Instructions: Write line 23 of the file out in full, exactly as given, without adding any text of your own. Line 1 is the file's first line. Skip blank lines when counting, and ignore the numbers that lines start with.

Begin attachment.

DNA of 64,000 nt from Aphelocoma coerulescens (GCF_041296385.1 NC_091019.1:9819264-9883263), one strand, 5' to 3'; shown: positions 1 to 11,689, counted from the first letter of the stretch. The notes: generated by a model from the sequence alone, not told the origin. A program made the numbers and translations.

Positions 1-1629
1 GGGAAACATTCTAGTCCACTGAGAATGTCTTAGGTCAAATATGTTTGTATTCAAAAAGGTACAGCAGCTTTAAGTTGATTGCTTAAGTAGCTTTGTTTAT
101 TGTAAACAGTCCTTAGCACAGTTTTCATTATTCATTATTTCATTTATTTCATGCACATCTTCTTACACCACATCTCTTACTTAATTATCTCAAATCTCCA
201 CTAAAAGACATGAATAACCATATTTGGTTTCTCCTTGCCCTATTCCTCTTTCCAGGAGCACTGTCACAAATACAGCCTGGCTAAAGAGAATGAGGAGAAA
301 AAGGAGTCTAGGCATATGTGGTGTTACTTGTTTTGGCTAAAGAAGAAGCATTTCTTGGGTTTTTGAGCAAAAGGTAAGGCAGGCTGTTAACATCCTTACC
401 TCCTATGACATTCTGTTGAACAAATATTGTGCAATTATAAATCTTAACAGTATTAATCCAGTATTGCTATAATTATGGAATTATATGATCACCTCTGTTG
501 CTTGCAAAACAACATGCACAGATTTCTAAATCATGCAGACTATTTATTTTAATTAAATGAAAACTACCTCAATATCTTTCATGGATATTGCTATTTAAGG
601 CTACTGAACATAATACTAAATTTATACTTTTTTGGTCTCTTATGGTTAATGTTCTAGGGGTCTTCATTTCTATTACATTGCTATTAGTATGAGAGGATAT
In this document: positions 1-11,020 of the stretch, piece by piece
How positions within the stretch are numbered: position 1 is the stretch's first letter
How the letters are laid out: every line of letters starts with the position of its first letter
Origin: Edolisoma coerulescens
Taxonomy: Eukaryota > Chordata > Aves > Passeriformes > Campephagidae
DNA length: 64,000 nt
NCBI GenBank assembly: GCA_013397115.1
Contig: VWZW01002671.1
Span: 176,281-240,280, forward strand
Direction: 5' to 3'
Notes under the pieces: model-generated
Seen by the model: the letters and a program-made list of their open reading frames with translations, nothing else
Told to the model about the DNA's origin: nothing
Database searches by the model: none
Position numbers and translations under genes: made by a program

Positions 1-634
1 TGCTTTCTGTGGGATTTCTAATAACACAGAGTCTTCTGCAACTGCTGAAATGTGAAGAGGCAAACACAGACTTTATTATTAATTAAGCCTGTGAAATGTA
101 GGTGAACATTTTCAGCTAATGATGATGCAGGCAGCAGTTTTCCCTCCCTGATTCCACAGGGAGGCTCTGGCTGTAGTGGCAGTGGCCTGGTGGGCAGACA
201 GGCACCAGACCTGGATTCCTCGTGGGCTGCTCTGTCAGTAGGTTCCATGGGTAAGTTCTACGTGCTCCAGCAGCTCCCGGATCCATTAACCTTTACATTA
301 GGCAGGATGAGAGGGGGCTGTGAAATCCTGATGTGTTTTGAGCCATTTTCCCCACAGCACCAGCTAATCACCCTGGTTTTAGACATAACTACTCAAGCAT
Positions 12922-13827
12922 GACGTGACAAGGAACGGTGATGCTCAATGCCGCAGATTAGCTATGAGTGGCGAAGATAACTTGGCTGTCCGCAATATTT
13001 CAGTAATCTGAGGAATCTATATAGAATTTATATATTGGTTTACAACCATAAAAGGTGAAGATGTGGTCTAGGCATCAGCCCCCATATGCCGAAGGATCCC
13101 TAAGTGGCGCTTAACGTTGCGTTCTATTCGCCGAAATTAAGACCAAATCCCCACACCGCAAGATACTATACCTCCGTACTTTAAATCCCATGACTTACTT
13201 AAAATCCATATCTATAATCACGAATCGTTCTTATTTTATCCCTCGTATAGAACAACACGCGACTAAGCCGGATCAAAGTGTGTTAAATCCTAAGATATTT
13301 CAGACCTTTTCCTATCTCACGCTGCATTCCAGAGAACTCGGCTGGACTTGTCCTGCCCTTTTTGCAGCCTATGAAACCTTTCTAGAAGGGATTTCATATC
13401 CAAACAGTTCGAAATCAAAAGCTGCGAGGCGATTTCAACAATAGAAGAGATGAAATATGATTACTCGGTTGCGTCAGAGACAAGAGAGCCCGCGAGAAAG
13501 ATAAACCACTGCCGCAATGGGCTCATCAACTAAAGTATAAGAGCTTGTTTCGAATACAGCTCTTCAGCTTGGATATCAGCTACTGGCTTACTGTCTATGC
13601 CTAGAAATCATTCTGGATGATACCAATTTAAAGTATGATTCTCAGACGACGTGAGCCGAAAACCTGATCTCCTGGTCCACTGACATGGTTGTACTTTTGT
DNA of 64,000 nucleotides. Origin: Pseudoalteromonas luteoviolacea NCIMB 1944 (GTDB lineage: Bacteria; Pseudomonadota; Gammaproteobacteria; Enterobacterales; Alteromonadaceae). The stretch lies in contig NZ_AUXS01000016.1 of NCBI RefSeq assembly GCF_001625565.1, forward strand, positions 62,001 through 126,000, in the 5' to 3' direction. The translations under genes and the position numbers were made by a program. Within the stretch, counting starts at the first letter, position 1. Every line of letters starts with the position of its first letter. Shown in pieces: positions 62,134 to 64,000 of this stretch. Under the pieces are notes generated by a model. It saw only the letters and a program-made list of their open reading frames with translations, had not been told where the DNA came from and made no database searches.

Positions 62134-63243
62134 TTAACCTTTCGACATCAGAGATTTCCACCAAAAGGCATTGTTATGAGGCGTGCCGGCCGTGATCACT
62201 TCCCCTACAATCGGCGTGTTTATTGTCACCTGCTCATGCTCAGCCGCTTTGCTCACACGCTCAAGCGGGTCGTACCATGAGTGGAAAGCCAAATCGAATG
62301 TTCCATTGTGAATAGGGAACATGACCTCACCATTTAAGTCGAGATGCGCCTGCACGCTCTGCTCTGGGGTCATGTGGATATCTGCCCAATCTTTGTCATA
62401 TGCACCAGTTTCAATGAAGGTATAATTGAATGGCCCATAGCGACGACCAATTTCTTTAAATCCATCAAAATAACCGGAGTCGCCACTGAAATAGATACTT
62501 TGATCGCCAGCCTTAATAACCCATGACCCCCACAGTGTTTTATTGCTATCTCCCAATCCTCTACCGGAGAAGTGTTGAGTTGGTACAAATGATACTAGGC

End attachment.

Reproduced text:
Database searches by the model: none